Beer geeks are not average beer drinkers. In addition to pulling that go-to pale ale, pilsner, or porter out of the fridge to have with dinner, they are also seeking out the new, rare, or weird beers that push the boundaries of what craft beer has become. For those lucky enough to live near a beer retailer, it usually means perusing the selection frequently for gems. For those not so lucky, the options are limited. Traveling for beer is fun but costly, and online trading has a bit of a learning curve. Plus, it requires the added expense of packaging and shipping bottles across the country.
I’m not going to say “there’s got to be a better way,” but…
Enter Tavour. Not the first of its kind but certainly the most tailored to beer geeks, Tavour is a beer delivery service. It’s similar to beer-of-the-month clubs in that it is regular, on a somewhat monthly basis. It’s also similar to other online stores where you buy beer and have it shipped to you in a standard e-commerce setting. However, the similarities end there.
After signing up for Tavour (which is free), the service will send you notifications (via the mobile app) as well as emails daily (I get two to three per day) whenever there is a new beer they have available. Unfortunately one of the downsides of the app is that you cannot change the notification settings at all. After checking out the notice, which includes information like price, serving size, and (most importantly) freshness dates, you can tell Tavour how many of the beers you’d like to purchase within the app, or by responding to the email. When you do, your linked credit card is charged, and the beer is added to your “cellar.”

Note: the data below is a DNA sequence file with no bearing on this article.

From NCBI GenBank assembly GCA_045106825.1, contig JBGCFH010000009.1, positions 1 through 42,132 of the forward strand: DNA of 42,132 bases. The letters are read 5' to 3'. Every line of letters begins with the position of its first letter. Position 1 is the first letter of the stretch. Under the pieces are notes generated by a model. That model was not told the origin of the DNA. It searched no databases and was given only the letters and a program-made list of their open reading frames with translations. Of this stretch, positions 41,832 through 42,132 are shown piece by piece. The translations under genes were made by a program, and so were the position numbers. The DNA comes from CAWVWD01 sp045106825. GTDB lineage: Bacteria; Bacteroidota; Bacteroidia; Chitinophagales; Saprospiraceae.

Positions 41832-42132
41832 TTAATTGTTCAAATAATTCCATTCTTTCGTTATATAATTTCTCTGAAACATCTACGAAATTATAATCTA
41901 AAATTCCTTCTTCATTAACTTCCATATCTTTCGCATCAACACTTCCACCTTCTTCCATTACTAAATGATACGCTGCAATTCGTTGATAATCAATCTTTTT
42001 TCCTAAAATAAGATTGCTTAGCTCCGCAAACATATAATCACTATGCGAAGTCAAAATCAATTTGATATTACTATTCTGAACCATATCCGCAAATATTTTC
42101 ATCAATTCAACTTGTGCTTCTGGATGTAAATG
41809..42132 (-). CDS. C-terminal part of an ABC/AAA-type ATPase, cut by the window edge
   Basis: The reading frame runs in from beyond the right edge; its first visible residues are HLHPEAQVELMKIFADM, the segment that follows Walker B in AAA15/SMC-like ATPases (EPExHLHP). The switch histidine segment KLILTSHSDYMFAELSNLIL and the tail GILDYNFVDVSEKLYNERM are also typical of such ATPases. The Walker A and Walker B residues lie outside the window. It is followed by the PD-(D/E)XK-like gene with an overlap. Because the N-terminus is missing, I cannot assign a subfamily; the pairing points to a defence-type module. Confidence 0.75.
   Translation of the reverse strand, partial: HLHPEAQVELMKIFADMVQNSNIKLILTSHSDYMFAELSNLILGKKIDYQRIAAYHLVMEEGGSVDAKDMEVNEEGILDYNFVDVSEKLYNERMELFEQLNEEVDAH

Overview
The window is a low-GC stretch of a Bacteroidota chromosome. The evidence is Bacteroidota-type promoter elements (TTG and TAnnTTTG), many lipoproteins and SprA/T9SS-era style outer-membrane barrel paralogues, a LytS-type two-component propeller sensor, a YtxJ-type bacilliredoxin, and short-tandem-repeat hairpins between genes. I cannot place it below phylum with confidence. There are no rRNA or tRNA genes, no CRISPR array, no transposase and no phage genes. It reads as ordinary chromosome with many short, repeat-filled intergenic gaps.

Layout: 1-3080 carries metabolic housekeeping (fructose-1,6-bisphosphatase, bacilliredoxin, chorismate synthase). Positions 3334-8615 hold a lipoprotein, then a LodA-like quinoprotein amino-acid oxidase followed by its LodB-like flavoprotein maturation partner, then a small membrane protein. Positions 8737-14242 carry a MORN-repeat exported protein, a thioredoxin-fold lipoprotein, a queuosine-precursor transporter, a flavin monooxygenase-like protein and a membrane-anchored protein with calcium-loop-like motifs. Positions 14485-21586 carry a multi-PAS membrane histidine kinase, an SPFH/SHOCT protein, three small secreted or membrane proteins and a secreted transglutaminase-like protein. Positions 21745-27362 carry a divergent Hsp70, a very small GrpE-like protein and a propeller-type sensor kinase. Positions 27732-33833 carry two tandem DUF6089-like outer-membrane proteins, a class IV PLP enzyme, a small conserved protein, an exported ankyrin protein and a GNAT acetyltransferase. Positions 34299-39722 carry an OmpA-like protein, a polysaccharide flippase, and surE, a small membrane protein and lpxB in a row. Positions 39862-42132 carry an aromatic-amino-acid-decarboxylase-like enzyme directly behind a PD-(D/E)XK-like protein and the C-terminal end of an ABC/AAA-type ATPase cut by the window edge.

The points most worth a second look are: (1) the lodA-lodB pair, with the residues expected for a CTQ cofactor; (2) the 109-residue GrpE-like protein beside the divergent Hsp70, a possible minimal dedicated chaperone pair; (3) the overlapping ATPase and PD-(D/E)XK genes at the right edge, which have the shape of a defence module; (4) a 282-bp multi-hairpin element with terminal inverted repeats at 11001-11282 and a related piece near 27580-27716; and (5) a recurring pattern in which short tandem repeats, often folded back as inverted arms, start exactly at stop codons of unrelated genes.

Once you add your first beer to your cellar, Tavour assigns a ship date to it. You can keep adding beers to the cellar until the day before the ship date, when the cellar is closed, and Tavour begins packing your box(es). If the ship date is too soon, too late, or otherwise doesn’t work for you, you can move it up or out by a week or two (or three). On the ship date, Tavour charges your card a flat shipping rate ($14.90, no matter how many beers are in your cellar), packs your box, and sends it out the door.
I found the prices of beer on Tavour to be very reasonable. There are some expensive ($20+) bottles of rare wild ales or barrel-aged beers that come up from time to time, but even those seemed to fall in line with what I’d expect to pay at my local beer retailer. Two cans of Crux Fermentation Project pilsner for $5.99? Not too bad.Twenty-two ounce bombers of DDH PsuedoSue for $9.99 each? You can see why I bought three. Of course, this isn’t where you’d go to do your bulk beer shopping. Each of these beers is selected for rarity, specialness, notoriety, or some other geeky characteristic. Considering the quality of beers I have consistently seen from Tavour, I’m happy to pay the asking price 95% of the time.
For my area (Buffalo, New York), Tavour uses a third-party shipping carrier, Eastern Connection (Dicom). It’s uncertain whether other local carriers are used for other regions of the United States. The shipping appears to proceed in two stages: from Tavour to a local carrier, and from the local carrier to me. In my experience, shipping has taken a week or longer, sometimes even up to two weeks.